8. Niki Tsongas — She helped make 2007 the year of the woman in American politics. The Lowell Democrat made history Oct. 16 when she became the first woman elected to Congress from Massachusetts’ 5th District since Edith Nourse Rogers, also of Lowell, who died in office in 1960. Her victory over Republican Jim Ogonowski also made her the first woman elected to federal office from the state since former U.S. Rep. Margaret Heckler, a Republican who lost her seat in 1982 to U.S. Rep. Barney Frank.

During her victory speech, a beaming Tsongas told supporters, “There’s no better way that I can think to start my service in Washington than as the first woman elected to Congress from Massachusetts in 25 years.”

9. Patrick Murphy — He knew how to make an impression. Delivering Kennedy-style speeches in a tony Harvard accent, Patrick Murphy’s campaign for Congress was less about winning than it was about being heard.

Unconventional from the start, the 25-year-old from Lowell eschewed political contributions and instead asked supporters to donate money to one of six charities he listed on his Web site. Running on the strength of his ideas, like the possibility of a universal single-payer health-care system, Murphy opted to take public transportation over driving a gas-guzzling SUV, and used only the maximum individual contribution of $4,600 that he contributed himself to his campaign.

Although he may have received only 2 percent of the vote (2,170 votes), Murphy got people to take notice.

10. Tyler Lagasse — Finding athletes worthy of the label “role model” seems harder than advanced calculus these days. But then there’s Tyler Lagasse.

The 20-year-old Tyngsboro resident with autism is as extraordinary on the golf course as he is off it. Lagasse brought home the gold this year during the Special Olympics New England Invitational Golf Tournament in Farmington, Conn. He shot an 82 over 18 holes in his first time playing the course.

Lagasse was also hand-picked to become part of the Global Messenger program for Special Olympics, spreading the word about his experiences in the programs and events.

11. Nick Kefaleas — In 1964, the Beatles took America by storm, and also wreaked some havoc Nick Kefaleas’ Lowell barber shop.

Kefaleas’ scissors got a rest as teenagers fought with their parents to sprout moptop hairdos.

Then, the Beatles broke up. But Kefaleas, 75, is still cutting hair at his two-chair barber shop on 569 Market St., in Lowell’s Acre neighborhood. This year he celebrated 50 years in business.

Kefaleas’ shop remains a timeless fixture in Lowell, with Sinatra playing on the boombox, $9 haircuts and service with a smile.

12, 13, 14. — The McDonough Family — The chilling story is every family’s worst nightmare. But when a knife-wielding attacker invaded their home in the middle of the night, Kevin, Jeannie and Shea McDonough showed what real heroes are made of.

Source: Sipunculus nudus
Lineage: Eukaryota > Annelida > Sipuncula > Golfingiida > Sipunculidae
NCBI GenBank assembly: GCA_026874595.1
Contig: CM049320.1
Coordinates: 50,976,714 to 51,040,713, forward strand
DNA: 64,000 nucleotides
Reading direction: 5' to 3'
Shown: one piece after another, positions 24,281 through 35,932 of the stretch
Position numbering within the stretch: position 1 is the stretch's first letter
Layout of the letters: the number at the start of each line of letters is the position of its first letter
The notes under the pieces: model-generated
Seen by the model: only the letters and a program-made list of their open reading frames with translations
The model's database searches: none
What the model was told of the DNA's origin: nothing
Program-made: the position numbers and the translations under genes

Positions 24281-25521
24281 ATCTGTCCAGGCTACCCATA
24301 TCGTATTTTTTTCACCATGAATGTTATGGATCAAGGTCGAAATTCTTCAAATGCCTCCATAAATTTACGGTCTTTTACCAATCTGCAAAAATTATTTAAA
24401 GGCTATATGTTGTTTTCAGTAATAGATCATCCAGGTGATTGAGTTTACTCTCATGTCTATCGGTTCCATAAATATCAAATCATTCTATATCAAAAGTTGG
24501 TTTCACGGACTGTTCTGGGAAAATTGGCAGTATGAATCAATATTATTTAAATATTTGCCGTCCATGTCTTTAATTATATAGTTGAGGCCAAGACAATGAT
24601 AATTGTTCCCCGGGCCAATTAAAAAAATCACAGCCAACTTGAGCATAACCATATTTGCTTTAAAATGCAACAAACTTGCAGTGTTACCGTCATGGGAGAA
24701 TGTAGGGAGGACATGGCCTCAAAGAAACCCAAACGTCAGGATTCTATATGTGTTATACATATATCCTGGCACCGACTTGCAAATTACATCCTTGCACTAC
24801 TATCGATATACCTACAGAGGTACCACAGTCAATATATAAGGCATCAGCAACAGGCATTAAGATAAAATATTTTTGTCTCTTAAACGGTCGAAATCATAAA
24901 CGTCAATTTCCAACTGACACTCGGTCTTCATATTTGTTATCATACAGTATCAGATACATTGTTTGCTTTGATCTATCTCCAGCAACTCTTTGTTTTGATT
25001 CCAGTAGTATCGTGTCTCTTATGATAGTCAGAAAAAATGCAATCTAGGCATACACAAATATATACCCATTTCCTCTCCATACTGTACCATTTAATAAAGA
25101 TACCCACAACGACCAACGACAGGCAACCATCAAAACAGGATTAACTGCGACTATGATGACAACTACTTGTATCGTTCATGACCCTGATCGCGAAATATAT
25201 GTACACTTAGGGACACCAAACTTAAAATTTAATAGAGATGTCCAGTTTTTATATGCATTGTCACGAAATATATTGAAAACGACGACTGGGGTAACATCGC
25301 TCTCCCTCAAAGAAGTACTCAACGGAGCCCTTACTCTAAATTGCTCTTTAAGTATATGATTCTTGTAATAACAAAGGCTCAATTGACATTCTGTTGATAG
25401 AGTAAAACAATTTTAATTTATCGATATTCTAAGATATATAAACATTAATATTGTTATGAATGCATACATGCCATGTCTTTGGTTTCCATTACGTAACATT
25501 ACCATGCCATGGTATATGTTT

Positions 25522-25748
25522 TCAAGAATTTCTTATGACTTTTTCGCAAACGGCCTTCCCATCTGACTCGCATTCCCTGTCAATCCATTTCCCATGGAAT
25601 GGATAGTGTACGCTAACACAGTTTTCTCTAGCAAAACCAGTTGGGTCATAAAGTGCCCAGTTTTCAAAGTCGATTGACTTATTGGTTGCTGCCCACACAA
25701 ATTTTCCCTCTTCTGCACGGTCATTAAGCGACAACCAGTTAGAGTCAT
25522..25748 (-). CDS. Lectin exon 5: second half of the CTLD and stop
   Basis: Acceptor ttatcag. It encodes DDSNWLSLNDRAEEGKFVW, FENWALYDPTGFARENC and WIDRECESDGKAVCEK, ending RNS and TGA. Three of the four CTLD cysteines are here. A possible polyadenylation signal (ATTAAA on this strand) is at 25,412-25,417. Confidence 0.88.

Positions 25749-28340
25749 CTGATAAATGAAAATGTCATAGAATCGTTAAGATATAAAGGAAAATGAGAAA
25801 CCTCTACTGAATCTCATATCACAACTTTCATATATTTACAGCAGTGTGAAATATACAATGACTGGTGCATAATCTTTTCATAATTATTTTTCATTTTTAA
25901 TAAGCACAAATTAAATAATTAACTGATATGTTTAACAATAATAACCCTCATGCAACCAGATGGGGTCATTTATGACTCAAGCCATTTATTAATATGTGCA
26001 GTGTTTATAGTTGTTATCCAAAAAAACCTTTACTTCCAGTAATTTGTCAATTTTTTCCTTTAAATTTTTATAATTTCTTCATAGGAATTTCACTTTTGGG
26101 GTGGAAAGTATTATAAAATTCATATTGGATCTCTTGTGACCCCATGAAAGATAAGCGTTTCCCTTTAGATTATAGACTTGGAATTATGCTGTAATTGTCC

Because of the Chelmsford family’s act of courage, suspected serial killer Adam Leroy Lane was apprehended by police and now resides behind bars.

On July 30, Lane, a trucker from North Carolina, parked his rig at a rest area on Interstate 495 and pulled on a black face mask and a tool belt stocked with knives, choke wire and a martial arts throwing star. He then broke into the McDonoughs’ home and held a blade to a sleeping Shea McDonough’s throat. Hearing their daughter’s cries, Kevin and Jeannie McDonough ran into the room and fought off Lane until police arrived. Shea, then 15, called 911, managing to keep her cool in a terrifying situation.

“They refused to be victimized in their own home,” said Chelmsford Police Chief Jim Murphy. “By their heroic and valiant efforts, our Chelmsford family not only saved themselves from harm’s way, but they also brought some closure and comfort to other families suffering.”

15. Patty Stella — She took a vacant Market Street retail space and transformed it into a sleek new Mediterranean restaurant with paella to die for.

After 20 years in the restaurant industry, chef Patty Stella is finally making up her own rules and adding yet another reason for diners to flock to downtown Lowell.

The 38-year-old Tewksbury resident, who worked at La Boniche and the Andover Inn, planted Centro in a former flower shop that now casts a metropolitan-by-way-of-Miami feel. Despite starts and stops, Stella never strayed from her dream, catering to the new wave of downtown denizens — condo dwellers who want ambiance with their ahi tuna.

16. Kenjulian Berroa — Good Samaritans can seem hard to come by in today’s hectic world. So who could forget Berroa, whose random act of kindness helped save a woman’s life?

On a freezing February afternoon, Chelmsford resident Shirley Parent slipped in her driveway and broke her leg in two places. Parent was unable to move, her husband was asleep inside the house and cars were zooming past her Riverneck Road home.

At first, Berroa thought the 71-year-old woman was resting on a small stool in the sun. But windy, below-zero temperatures prompted him to turn around. He found Parent in extreme pain and shivering. Because of her “angel,” Parent said she is still here today.

17. Dodie Hughes — Turning pain into positive action, Hughes has devoted her life to warn others against driving under the influence.